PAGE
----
Brinkley adjusts to new role

MINNEAPOLIS - E.J. Henderson rode through the doors of the Vikings' indoor practice facility Wednesday afternoon at Winter Park on his scooter, ready to watch practice. Three weeks after breaking his left femur, Henderson is at least able to lend encouragement to his teammates.

That is still far from ideal for the player linebacker Ben Leber calls the "heart and soul" of the Vikings' defense. Since Henderson was injured in the fourth quarter of the Vikings' loss on Dec. 6 in Arizona, they have lost two of three with rookie Jasper Brinkley playing middle linebacker in the base defense.

This is not an attempt to pin the blame on Brinkley for losses at Carolina and Chicago. But the fifth-round pick from South Carolina has been placed in a difficult situation.

"Expectations are high when you step in for a guy the caliber of an E.J. Henderson," Vikings defensive coordinator Leslie Frazier said.

The main issue for Brinkley has been adjusting to his role in the passing game. Brinkley, 6-foot-1 and 252 pounds, is sound against the run and played in schemes in college that had similarities to what he is doing now. He looked solid in his first start in the Vikings' victory against Cincinnati on Dec. 13, but that was in part because the Bengals are a run-first offense.

It has become clear in recent weeks that Brinkley is adjusting to dropping into pass coverage - a crucial part of the middle linebacker's job in the Tampa-2 defense and something Brinkley did not do at South Carolina. Brinkley is not on the field for many passing downs because the Vikings move Leber to middle linebacker in their nickel package.

Interestingly, Brinkley said this week he does not feel as if teams are targeting him all that often through the air.

"I've been getting the same looks week in and week out," he said. "I haven't really been hit with a play yet that I feel that they've really tried to test me on. I always have that thought in the back of my mind that they are going to try to test me down the middle. But I just haven't gotten that play yet."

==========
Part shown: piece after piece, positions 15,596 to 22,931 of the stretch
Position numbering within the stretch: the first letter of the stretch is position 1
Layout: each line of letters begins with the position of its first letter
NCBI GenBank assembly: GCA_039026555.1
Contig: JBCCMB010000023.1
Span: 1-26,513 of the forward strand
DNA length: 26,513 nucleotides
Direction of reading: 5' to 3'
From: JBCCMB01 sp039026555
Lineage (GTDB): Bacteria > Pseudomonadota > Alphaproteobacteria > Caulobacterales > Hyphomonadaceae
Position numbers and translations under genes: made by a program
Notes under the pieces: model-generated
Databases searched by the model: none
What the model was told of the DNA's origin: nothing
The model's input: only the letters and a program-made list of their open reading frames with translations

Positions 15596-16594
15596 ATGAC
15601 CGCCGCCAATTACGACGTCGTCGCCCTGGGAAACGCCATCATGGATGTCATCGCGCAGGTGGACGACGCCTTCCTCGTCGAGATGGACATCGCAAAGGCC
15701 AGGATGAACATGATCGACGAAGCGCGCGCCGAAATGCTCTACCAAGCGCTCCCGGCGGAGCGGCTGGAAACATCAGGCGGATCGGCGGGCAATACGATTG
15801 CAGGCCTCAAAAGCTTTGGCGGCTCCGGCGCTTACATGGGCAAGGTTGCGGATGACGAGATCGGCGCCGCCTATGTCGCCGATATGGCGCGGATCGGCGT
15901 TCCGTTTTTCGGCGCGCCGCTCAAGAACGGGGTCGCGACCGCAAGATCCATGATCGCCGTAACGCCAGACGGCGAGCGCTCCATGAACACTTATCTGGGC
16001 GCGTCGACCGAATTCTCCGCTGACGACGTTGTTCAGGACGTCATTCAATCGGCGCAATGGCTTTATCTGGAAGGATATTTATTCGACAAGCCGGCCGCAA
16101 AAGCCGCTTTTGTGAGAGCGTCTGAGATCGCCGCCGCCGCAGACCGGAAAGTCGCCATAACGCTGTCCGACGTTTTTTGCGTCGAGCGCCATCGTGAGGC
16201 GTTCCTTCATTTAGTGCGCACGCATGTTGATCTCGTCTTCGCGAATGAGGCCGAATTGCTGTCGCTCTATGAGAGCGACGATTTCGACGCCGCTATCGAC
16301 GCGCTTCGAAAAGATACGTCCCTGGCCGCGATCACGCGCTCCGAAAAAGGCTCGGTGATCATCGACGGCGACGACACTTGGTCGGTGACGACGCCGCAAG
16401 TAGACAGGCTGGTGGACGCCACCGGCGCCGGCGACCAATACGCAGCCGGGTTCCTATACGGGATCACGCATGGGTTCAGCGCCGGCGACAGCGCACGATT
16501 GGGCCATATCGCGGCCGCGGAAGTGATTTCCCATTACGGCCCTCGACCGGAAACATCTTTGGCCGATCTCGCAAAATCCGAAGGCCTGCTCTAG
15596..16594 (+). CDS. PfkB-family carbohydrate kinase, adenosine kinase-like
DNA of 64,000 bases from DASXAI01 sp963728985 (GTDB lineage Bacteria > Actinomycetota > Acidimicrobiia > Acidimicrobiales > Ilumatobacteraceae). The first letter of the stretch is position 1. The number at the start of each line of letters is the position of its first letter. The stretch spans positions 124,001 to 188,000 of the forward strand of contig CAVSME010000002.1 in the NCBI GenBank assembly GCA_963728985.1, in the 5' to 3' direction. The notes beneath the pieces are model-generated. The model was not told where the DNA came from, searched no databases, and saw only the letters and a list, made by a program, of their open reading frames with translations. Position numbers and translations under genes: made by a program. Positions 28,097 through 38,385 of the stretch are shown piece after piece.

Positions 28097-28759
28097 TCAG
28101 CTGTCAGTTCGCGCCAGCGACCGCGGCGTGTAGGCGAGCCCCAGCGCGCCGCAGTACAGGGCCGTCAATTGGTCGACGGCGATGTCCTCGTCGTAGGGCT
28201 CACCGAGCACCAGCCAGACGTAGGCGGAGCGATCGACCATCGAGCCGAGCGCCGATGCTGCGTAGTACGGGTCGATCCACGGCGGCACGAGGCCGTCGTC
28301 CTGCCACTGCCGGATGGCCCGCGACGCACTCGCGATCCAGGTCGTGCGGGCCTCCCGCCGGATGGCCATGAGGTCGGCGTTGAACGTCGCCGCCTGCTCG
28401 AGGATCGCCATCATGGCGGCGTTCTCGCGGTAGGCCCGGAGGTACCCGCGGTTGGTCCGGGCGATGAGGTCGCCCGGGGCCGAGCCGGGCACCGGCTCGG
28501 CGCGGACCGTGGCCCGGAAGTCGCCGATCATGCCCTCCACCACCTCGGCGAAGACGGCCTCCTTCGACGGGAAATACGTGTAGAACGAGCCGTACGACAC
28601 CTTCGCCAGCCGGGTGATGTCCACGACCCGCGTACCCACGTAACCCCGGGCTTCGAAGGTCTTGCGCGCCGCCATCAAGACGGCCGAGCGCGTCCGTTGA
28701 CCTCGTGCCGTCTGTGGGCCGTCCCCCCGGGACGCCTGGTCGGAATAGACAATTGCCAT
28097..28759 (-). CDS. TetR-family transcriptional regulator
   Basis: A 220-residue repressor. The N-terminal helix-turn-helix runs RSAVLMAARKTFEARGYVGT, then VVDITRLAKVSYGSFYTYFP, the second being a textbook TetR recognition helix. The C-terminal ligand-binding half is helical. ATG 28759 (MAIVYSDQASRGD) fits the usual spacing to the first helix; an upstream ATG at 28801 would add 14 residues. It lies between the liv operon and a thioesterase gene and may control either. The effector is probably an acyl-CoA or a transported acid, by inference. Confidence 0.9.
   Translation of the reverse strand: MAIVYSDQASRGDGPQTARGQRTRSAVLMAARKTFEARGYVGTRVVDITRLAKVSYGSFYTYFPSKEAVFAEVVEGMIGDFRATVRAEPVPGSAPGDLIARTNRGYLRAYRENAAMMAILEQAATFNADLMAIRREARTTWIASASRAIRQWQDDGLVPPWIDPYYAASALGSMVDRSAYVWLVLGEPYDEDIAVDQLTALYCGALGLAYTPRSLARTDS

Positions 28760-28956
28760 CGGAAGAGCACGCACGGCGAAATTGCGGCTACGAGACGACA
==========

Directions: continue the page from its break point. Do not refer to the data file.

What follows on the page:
The Bears certainly seemed to go at Brinkley during their 36-30 overtime victory Monday night against the Vikings. Quarterback Jay Cutler targeted tight ends Desmond Clark and Greg Olsen 13 times and completed eight of those passes. Brinkley was called for interference on Olsen in the third quarter on a play that moved the ball to the Vikings 4. The Bears scored two plays later. It would not be surprising to see the New York Giants test Brinkley on Sunday.

"You would expect that," Frazier said of the fact Brinkley is better against the run than the pass. "That was his forte when we drafted him, and he's an excellent run defender. He's done a good job in the run game. He'll get up to speed in the pass game as well. It's just going to take a little time. He's got to be able to see certain looks. He's a rookie. There's a lot of things he has to see playing that middle linebacker position."

Brinkley also is responsible for making the defensive calls and getting his teammates set. He said none of the challenges he has faced have shaken his confidence.

The Vikings also have no intention of causing Brinkley to question himself. Frazier said the Vikings will not consider moving Leber to the middle in all situations.

"This is what we drafted Jasper for," Frazier said. "There are going to be some moments where he's not quite where you need him to be. It's not ideal. But the best combination for us right now is Jasper, Chad (Greenway) and Ben. That's our best combination. We just have to make it work. He's playing run defense well, and we'll continue to have him look at tape and learn about some of the things people try and do in the pass game to help him. He's going to get better at it."